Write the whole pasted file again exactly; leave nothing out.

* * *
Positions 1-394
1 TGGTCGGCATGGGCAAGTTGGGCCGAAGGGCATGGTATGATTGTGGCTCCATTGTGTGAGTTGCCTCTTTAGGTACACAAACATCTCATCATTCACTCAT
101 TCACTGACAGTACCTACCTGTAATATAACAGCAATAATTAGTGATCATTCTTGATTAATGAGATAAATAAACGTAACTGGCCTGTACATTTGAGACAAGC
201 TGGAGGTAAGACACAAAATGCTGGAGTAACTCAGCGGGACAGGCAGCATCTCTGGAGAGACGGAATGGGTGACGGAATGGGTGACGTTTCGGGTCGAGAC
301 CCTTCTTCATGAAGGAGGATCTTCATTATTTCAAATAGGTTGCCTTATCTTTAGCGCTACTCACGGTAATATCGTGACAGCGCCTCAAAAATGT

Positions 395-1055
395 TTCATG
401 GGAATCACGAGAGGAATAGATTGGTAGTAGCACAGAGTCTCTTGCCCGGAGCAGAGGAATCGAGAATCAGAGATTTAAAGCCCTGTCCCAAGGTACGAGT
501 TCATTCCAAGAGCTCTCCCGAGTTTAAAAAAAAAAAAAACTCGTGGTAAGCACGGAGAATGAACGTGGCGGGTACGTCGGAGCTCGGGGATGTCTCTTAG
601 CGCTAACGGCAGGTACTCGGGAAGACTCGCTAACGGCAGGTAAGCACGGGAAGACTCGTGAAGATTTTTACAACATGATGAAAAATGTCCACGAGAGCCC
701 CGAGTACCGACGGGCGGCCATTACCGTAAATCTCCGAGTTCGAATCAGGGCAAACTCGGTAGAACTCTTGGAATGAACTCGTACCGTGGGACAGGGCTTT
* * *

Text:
Positions 1-394
1 TGGTCGGCATGGGCAAGTTGGGCCGAAGGGCATGGTATGATTGTGGCTCCATTGTGTGAGTTGCCTCTTTAGGTACACAAACATCTCATCATTCACTCAT
101 TCACTGACAGTACCTACCTGTAATATAACAGCAATAATTAGTGATCATTCTTGATTAATGAGATAAATAAACGTAACTGGCCTGTACATTTGAGACAAGC
201 TGGAGGTAAGACACAAAATGCTGGAGTAACTCAGCGGGACAGGCAGCATCTCTGGAGAGACGGAATGGGTGACGGAATGGGTGACGTTTCGGGTCGAGAC
301 CCTTCTTCATGAAGGAGGATCTTCATTATTTCAAATAGGTTGCCTTATCTTTAGCGCTACTCACGGTAATATCGTGACAGCGCCTCAAAAATGT

Positions 395-1055
395 TTCATG
401 GGAATCACGAGAGGAATAGATTGGTAGTAGCACAGAGTCTCTTGCCCGGAGCAGAGGAATCGAGAATCAGAGATTTAAAGCCCTGTCCCAAGGTACGAGT
501 TCATTCCAAGAGCTCTCCCGAGTTTAAAAAAAAAAAAAACTCGTGGTAAGCACGGAGAATGAACGTGGCGGGTACGTCGGAGCTCGGGGATGTCTCTTAG
601 CGCTAACGGCAGGTACTCGGGAAGACTCGCTAACGGCAGGTAAGCACGGGAAGACTCGTGAAGATTTTTACAACATGATGAAAAATGTCCACGAGAGCCC
701 CGAGTACCGACGGGCGGCCATTACCGTAAATCTCCGAGTTCGAATCAGGGCAAACTCGGTAGAACTCTTGGAATGAACTCGTACCGTGGGACAGGGCTTT